And another thing to organize around here is the dogs' ashes. I got three containers yesterday at Michael's. When Oreo died, I neatly stored her ashes, muzzle, collar, photos, notes, etc., on the bookshelf in the dining room. When Jacey died, I put her stuff on the shelf, but I never organized things, or made a CD of her photos, or anything like that; after fighting to save her over four days at the ER, I didn't want to deal with the results, and Silver came here the day after Jacey died, so I could concentrate on her and just leave Jacey's stuff alone. But now Sam's ashes are home, and I need to deal with that stuff. I got a case--it looks like a small, theatrical suitcase, black with white slogans on the side, and the slogan on the front is "DANCE LIKE NOBODY'S WATCHING"--and it's large enough to hold Sam's ashes, his old, beaten-up muzzle (I had to get a new one earlier this year, but I kept the old one), collars and tags, photos, and more than 10 years' worth of vet paperwork. The boxes for Jacey and Oreo are smaller and prettier. They don't all match each other: the dogs were all very different. I need to sit and organize a CD of Sam's photos. I also want to print condolence messages to PDFs and save them on the CD as well. There's a mountain of vet paperwork in the corner of a kitchen counter; the paperwork goes back at least through Jacey's days because it usually was easier to just add papers to the pile, rather than try to straighten things out. I'll go through all of that, too, and maybe make a CD of Jacey's photos. I can get prints of some favorite photos and get a couple of those little 4 x 6 albums to go in the boxes with the ashes.
21 June 2006: Sam (by Amy Romanczuk)
(My sister has orders about what to do with the ashes when I die. I promised the dogs we'd be together forever. I prefer cremation for myself, and all the ashes can just be combined at the end. After that--well it seems my sister (and my BIL) and I are of one mind about disposing of ashes. Bury us somewhere, throw us into the wind, toss us on the water. We're not fussy about how or where.)
27 August 2011: A few days after Jacey died and Silver came home
Today is the first day I haven't burst into tears over Sam. It's been those frustrated, temper-tantrum sort of tears, where I bang my fist into the pillow and wail, "I want my Sam!" The tears spring up all of a sudden.
6 December 2006: Sam's drooling. I said the word "Cookies!"
Sam had a whole routine he followed: He'd wake up from a nap, struggle to his feet, wobble until he got his balance, then smoothly stretch (as if he hadn't just been wobbling and about to fall). Then he'd go from the living room to the dining room to get a drink. He'd shuffle across the dining room--it's a hard floor and I think he was worried about keeping his footing if he moved too fast, and sometimes he'd knuckle a back foot, so just sliding his feet across the floor was safer--he'd shuffle over to his empty food dish and give it a lick. Then he'd move into the kitchen, which is long and narrow, with doorways at either end. He'd move slowly, checking the floor and the counters for spills or forgotten food (although it's been years since I was silly enough to leave food on the counters). At the far end of the kitchen, there are folding doors to the closet that houses the water heater and the kitchen trash can. He'd poke those doors until they opened (they squeaked, which is how I knew what he was up to), stick his head in and flip up the lid on the trash can. He'd root around in the can, licking anything that looked promising. Then he'd wander out that end of the kitchen into the breakfast room, shuffle through there, into the foyer, down the hallway, and back onto the carpet in the living room, where he'd come settle on a bed in front of the box fan. He's done this over and over for the past couple of years--every day and often during the night. So every time I hear a noise from the front of the condo--the AC switching on, or someone outside making a noise--I look toward the foyer to see if it's my boy coming back to the living room. When I realize it isn't him--isn't ever going to be him again--it's hard to take.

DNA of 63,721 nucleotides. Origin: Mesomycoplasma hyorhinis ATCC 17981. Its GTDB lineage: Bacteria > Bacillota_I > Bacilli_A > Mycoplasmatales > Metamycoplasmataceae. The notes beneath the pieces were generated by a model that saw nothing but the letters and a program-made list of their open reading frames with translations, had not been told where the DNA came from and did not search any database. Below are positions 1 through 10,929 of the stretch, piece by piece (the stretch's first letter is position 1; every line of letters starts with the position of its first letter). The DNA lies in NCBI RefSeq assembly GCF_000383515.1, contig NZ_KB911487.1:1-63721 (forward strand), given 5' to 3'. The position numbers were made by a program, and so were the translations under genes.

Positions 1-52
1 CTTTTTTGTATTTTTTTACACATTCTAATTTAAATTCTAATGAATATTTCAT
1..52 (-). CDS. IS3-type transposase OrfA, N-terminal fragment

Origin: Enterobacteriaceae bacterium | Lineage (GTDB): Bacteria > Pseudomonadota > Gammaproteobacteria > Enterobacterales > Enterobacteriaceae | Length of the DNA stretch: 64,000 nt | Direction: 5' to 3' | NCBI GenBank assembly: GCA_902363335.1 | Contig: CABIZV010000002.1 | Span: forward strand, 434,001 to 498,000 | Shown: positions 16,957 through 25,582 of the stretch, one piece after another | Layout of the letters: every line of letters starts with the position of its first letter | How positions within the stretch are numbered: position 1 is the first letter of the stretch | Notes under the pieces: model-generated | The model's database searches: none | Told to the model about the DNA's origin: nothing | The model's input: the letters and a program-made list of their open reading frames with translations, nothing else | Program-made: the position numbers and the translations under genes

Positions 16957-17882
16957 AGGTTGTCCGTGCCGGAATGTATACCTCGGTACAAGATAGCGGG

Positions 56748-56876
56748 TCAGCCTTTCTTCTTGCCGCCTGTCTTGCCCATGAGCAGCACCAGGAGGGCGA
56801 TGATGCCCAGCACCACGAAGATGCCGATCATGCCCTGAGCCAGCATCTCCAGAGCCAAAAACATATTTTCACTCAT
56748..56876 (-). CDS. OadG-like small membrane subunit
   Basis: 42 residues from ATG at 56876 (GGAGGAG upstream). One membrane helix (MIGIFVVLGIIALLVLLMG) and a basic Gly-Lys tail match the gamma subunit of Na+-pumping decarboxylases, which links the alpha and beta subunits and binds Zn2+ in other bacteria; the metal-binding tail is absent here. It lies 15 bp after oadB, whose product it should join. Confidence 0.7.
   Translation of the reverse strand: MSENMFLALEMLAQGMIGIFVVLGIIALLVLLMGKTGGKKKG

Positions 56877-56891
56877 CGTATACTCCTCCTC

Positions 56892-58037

9 November 2009: I'd let him lick the nearly empty jar--until he started trying to eat it.
But picking up the pieces means getting back to normal. I've done a minor bit of freelancing (and I need to invoice my big client so I can bank a little money). I've started knitting a baby blanket for some friends expecting their first (a girl) in mid-September (one month!). I'd like to enter the blanket in the North Georgia State Fair, and the entry deadline is about mid-September, too. (The fair is 19-29 September.) Yesterday, on the same trip to Acworth to pick up Sam's ashes, I stopped at an LYS in Acworth and bought a lot of cotton yarn from their half-off bin. It should make some nice chemo caps for Halos of Hope. I also bought some good wool Monday at a different LYS; that will make two hats for Hats for Sailors. Lots of hat knitting after the fair; then Christmas knitting to do.
12 November 2011
Meanwhile, Silver has obedience classes the remaining Saturdays of this month. SEGA has new dogs arriving Saturday. Football season for the Pope High School Greyhounds will kick off 30 August with an away game; their first home game (greyhounds invited) will be on 6 September. There are greyhound events of one sort or another every weekend in September and October.